Monterrey, Doraville GA

Longtime readers may recall that once every three or four months, I’m overcome by an insatiable craving for basic Americanized El-This-Los-That Tex-Mex. I’ve mostly given up trying to find someplace new to get this grub, because even though I like the idea of finding some ostensibly new content for the blog, it’s just about impossible to find anything new to say about it. There are, of course, only so many ways to describe the same food from the same supply company doled out to allegedly different restaurants. So the last couple of times I got the craving, I just quietly went someplace by myself and left the camera at home.

But this time, ah, well, this time I wanted the camera. Back in October, the day after I finished writing the first draft of our history about the long-defunct Shrimp Boats chain, I realized with a start that the Monterrey on Buford Highway was in an old, albeit radically reconfigured, Shrimp Boats building. I thought about it and decided that the next time that this insufferable craving came over me, I would swing by and take some pictures.

Actually, it’s a really good thing that I noticed this building when I did. About a week and a half after that post went up, you see, we all had lunch at the old Oogleblook that’s home to 1968 at Café 101. We ate and then I took several photos of that excellent building. At one point, I climbed the small hill on the left side of the restaurant. From that vantage point, the very top of Monterrey’s frame, with the horizontal yard apparent, is just visible and unmistakable. Now, when I first realized what this building was, I am afraid that I committed something of a foul-mouthed double-take in the car, but at that point, at least the actual post was two-and-a-half weeks in the future and I had plenty of time to amend it. Friends, if I had found this place, on a road I’ve driven as often as Buford Highway, a week and a half after that chapter went up, they’d have stuck me in the Doraville jail overnight for violating a noise ordinance.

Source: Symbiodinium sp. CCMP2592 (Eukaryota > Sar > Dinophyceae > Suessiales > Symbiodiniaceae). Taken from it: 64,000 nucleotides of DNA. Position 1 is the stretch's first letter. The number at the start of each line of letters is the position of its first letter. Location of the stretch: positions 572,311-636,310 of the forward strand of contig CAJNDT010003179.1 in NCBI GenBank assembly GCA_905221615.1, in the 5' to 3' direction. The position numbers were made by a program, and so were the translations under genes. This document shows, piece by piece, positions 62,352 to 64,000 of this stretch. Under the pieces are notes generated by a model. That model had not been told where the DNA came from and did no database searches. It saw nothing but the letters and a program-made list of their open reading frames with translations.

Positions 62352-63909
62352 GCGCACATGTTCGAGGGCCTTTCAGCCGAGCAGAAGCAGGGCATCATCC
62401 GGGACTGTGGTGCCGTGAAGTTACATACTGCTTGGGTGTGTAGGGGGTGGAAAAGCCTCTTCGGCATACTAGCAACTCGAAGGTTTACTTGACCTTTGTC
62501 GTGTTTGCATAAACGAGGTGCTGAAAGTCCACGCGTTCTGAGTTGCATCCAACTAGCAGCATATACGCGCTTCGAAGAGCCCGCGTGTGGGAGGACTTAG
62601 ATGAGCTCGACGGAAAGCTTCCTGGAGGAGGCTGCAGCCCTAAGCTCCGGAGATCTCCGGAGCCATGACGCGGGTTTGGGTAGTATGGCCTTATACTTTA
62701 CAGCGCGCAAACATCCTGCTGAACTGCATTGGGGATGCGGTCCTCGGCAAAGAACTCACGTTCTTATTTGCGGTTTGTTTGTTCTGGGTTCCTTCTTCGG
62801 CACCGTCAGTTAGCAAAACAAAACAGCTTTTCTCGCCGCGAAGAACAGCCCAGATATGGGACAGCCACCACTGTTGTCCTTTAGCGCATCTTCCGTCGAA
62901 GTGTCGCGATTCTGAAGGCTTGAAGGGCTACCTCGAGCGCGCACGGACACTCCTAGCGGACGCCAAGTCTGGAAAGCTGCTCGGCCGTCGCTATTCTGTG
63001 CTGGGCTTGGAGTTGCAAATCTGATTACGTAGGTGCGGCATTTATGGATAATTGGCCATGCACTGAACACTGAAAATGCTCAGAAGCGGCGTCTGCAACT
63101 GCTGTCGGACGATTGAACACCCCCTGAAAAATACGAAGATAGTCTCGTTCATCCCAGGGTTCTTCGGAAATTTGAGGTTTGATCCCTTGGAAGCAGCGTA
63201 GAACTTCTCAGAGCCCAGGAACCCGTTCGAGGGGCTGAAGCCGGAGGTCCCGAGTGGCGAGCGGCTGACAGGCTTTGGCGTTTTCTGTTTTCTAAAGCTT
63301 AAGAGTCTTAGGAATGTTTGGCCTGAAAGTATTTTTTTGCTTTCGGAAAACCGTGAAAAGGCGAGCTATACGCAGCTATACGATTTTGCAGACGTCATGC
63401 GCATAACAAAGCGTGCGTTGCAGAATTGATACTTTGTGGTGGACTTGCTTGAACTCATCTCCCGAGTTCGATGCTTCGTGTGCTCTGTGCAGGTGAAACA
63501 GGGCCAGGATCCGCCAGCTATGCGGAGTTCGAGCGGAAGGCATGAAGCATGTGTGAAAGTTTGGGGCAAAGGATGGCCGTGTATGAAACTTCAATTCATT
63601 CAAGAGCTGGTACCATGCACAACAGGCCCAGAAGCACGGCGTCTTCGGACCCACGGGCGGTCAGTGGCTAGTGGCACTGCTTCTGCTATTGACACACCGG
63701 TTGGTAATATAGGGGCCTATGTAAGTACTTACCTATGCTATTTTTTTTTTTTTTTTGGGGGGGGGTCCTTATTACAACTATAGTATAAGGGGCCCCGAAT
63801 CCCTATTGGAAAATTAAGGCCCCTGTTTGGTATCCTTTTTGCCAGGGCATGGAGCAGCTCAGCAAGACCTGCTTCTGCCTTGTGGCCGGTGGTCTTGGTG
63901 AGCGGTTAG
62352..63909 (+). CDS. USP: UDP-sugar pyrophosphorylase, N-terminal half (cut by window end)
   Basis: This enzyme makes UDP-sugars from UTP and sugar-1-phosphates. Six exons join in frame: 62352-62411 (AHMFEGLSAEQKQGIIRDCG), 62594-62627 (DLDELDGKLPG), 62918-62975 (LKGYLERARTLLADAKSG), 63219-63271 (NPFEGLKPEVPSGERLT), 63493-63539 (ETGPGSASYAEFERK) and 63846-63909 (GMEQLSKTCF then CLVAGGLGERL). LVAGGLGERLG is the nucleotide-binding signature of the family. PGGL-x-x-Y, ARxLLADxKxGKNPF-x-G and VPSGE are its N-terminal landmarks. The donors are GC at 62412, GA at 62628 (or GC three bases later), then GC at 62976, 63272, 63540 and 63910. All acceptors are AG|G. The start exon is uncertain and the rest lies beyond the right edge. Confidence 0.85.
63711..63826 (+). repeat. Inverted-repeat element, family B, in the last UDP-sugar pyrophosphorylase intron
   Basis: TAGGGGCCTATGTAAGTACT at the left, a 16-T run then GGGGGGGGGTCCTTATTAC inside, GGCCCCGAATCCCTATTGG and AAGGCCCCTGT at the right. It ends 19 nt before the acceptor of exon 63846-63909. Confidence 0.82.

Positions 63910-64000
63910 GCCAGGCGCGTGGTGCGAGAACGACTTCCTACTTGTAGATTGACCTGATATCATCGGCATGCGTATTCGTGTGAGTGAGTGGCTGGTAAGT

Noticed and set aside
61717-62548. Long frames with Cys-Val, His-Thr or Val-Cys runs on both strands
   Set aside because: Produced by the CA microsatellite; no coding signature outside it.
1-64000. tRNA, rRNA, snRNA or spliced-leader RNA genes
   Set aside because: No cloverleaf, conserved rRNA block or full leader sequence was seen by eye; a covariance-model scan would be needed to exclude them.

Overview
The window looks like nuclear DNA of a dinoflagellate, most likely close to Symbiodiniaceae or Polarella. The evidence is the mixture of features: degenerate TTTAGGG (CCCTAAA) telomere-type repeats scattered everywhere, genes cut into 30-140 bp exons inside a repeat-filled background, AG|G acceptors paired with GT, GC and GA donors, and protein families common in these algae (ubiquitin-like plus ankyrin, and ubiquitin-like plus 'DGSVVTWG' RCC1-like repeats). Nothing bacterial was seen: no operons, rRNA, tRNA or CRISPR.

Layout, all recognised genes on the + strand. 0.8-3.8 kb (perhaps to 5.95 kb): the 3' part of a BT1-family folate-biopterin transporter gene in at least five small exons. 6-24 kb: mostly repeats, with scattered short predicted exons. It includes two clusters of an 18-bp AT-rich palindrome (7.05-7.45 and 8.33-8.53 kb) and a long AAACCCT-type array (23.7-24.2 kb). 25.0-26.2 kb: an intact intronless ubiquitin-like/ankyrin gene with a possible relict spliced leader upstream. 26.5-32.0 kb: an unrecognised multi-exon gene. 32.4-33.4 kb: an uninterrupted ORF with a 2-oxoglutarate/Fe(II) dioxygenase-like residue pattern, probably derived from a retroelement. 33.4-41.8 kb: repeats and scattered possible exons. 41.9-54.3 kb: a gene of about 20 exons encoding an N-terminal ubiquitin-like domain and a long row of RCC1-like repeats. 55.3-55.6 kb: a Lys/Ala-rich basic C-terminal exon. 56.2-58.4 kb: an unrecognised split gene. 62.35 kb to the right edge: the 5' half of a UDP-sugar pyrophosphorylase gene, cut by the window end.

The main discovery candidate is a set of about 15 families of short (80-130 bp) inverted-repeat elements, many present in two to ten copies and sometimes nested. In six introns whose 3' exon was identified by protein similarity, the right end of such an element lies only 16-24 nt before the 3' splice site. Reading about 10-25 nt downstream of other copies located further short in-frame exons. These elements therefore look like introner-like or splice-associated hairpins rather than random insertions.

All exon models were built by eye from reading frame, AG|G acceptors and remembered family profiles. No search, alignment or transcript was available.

Anyway, so I had my lunch special with craving-satisfying chips-n-salsa and asked the manager a little about Monterrey. See, for all that it’s overlooked, Monterrey is really a trendsetter. Raul Leon opened the very first Monterrey here in 1977. I’m not certain when the Shrimp Boats that had been here closed. That chain sunk in 1974-75, and it’s possible something else occupied this building between the two, or perhaps it held on, independent, for a few years like some of its fellows.

I had read, many years back, that it was Mr. Leon who developed the recipes for what we now identify as Americanized Tex-Mex, carefully adapting traditional Mexican recipes for something more palatable to Americans in the southeast who were not familiar with things like enchiladas, chile rellenos, or burritos. As the restaurant exploded in popularity, Mr. Leon started opening new locations for members of his family to run, and he was almost immediately swamped by dozens of imitators. Jalisco opened in Peachtree Battle in 1978, and the first El Toro opened the following year. All of the other El Aztecas and La Fiestas and every other El-This-Los-That joint came in Monterrey’s footprints. If you’ve ever eaten anyplace that advertises a “Speedy Gonzalez” lunch special, and you most certainly have, that place is copying Leon’s menu. Monterrey is so ubiquitous, in fact, that I was very surprised to learn just how large of a chain this is. There are currently more than seventy locations in six states.

Most of these old Shrimp Boats buildings, of course, are not in the finest repair. This one was expanded, with a larger front jutting out, and an enclosed patio, but the paint on the old wooden sign, and on the yard arms, is faded and peeling. The old pier posts are still there, and closer to the street, what we can see from the advertisement detail printed above is the original sidewalk sign is still standing, also surrounded in the ground by pier posts. My sense of history is pleased to see so much of this maintained, and that a style of food that, for better or for worse, millions of Americans know so well all started here on Buford Highway, inside a building that was once home to my favorite lost restaurant chain. How could you not find this neat?

Monterrey on Urbanspoon


You can see all the restaurants that we have visited for our blog on this map, with links back to the original blog posts. It’s a terrific resource for anybody planning a road trip through the southeast!

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